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Research at the Forest

Research highlights from the 2013-2014 academic year

By Will Ferguson Office of Communications and External Relations
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From turning waves into electricity to developing new treatments for debilitating diseases, Wake Forest researchers raised the bar of scientific excellence yet again during the 2013-2014 academic year.

 

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An unprecedented threat to Peru’s cloud forests

Researchers at Wake Forest have pieced together startling new evidence that shows rapid 21st century warming may spell doom for tree species in Peruvian cloud forests, with species losing 53 to 96 percent of their populations.
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IDEA study researchers (left to right) Shannon Mihalko, Steve Messier and Gary Miller

WFU knee research appears in leading medical journal

Intensive dieting and an hour of exercise three times a week can lead to significantly less knee pain and improved function after 18 months for individuals suffering from debilitating and painful knee osteoarthritis, according to research by professor Stephen Messier and his WFU colleagues.
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A Dual-energy X-ray absorptiometry scan measures body composition and bone density in different parts of the body. It is one of the many tools researchers at Wake Forest University are using as part of a new study.

Building stronger bones one runner at a time

A first-of-a-kind study by Wake Forest researchers will address why long distance runners, particularly women, are more likely than athletes in other sports to develop osteoporosis later in life.
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From waste to energy

Wake Forest researchers recently developed a sugar-based compound that makes it cheaper and easier to turn low-quality fats and oils into affordable biodiesel.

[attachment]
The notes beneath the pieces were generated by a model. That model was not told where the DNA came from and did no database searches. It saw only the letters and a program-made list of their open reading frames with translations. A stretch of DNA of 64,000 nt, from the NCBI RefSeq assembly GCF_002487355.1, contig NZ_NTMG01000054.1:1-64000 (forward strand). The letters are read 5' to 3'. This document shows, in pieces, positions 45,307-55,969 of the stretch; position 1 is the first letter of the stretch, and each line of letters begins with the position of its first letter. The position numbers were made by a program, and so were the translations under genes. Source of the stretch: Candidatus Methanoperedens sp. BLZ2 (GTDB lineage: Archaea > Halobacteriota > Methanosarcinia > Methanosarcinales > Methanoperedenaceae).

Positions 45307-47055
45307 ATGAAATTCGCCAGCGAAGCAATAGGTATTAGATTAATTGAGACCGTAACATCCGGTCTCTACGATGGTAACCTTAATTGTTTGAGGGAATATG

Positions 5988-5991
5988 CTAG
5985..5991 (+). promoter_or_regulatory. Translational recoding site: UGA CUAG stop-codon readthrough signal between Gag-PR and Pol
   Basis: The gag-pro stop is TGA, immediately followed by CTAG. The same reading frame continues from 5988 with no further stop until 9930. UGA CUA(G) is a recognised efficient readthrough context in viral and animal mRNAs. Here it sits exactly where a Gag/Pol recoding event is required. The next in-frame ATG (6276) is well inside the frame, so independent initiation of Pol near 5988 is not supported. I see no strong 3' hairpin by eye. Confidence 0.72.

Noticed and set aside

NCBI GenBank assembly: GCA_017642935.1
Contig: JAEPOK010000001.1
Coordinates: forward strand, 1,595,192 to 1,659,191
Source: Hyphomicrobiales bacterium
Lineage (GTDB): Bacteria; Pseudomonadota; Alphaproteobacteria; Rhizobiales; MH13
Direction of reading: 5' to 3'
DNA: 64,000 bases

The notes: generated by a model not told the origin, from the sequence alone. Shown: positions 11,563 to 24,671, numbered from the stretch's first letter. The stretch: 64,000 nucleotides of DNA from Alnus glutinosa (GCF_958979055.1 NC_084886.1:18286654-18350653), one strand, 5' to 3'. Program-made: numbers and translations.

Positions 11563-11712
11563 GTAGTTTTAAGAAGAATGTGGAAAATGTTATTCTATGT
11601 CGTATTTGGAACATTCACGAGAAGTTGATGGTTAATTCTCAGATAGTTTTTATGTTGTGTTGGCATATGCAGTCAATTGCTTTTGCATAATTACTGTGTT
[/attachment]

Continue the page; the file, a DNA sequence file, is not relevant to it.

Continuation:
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Wake Forest sophomore Ally Kaminsky and computer science professor Paul Pauca work with Grace DeVito in the STEM Lab.

Empowering the voiceless

A new kind of hands-free communication device developed by Wake Forest researchers could help people with speech impediments and poor motor control interact with the world around them.
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From one forest to another

A flying, insect-like robot built and tested by biology graduate student Max Messinger and a team of WFU researchers  will give an unprecedented look at Peru’s tropical cloud forest, one of the world’s most biodiverse ecosystems and a key indicator of global climate change.
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Wake Forest sophomore Yinger "Eagle" Jin ('16) demonstrates his wave-powered electric generator in the pool in Reynolds Gym. The system harnesses the wave action as it compresses air inside the tube, which turns a small turbine that generates electricity.

Pool Power

Sophomore Yinger ‘Eagle’ Jin has come up with a way to turn waves in the Reynolds gym pool into electricity. The mathematical formulas he developed could one day be used to help calculate the amount of electricity that could be produced through wave energy off the North Carolina coast.
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Wake Forest sophomore Tim Lee ('16) demonstrates the robot arm that he has programmed to paint pictures, in Huffman Residence Hall on Friday, January 24, 2014.

Painting robot lends surgeons a hand

Would you let an artist perform life-saving surgery on you? You might someday, if the artist is a painting robot. Timothy Lee (’16) built a robotic painting arm that could one day lend doctors a hand in practicing complex, robot-assisted surgeries without having to step foot in an operating room.
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The birds and the bees of proteins

The birth of a protein is one of the most fundamental aspects of life as we know it, yet, surprisingly, there is still a lot that scientists do not know about them. A split-second snapshot of the mysterious process developed by Wake Forest researchers could someday lead to more effective antibiotics.
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A programmer’s approach to problem solving

An iPhone app developed by a team of Wake Forest freshmen could one day enable patrons at campus restaurants to vote for what songs play over the speakers.
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The image shows the flight path of the zone over the coal ash pond.

3D model measures coal ash spill

With a 3D model created using aerial images from an unmanned aircraft, Wake Forest researchers have received widespread national media attention by providing a new look at the extent of coal ash contaminants recently leaked into a North Carolina river.
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Blue-footed boobies survival threatened

Blue-footed boobies are on the decline in the Galápagos.  A new study shows a low-sardine diet could be the reason behind the 50 percent drop in population.

 

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